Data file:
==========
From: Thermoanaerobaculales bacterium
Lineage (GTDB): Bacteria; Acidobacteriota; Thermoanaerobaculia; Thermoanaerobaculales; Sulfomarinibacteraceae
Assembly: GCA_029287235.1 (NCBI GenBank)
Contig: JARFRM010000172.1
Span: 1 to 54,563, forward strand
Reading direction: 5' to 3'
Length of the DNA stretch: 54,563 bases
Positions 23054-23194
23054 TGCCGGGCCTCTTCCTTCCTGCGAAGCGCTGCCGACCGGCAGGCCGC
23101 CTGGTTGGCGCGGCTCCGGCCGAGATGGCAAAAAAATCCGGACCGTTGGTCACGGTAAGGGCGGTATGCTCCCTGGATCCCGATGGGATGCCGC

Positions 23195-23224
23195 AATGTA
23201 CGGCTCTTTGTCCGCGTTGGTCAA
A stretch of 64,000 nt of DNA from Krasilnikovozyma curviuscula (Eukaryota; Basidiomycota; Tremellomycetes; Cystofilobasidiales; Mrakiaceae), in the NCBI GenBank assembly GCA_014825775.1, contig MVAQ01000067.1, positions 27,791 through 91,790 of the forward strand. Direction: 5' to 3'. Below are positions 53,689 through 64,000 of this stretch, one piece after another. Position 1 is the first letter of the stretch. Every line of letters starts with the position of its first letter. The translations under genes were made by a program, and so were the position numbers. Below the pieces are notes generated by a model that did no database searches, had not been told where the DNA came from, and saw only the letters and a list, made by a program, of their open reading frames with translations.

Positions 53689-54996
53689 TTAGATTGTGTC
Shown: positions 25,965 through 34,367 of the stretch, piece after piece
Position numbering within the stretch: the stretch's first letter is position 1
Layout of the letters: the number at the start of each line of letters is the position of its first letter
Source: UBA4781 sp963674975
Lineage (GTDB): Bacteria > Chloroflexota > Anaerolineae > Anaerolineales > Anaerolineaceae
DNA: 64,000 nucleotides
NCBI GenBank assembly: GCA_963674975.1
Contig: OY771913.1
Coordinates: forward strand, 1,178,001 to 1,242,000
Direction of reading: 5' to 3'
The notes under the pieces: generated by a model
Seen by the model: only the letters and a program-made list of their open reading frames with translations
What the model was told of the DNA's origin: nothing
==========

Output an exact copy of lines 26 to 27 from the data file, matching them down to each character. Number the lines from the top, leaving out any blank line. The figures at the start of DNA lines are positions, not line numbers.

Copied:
Direction of reading: 5' to 3'
The notes under the pieces: generated by a model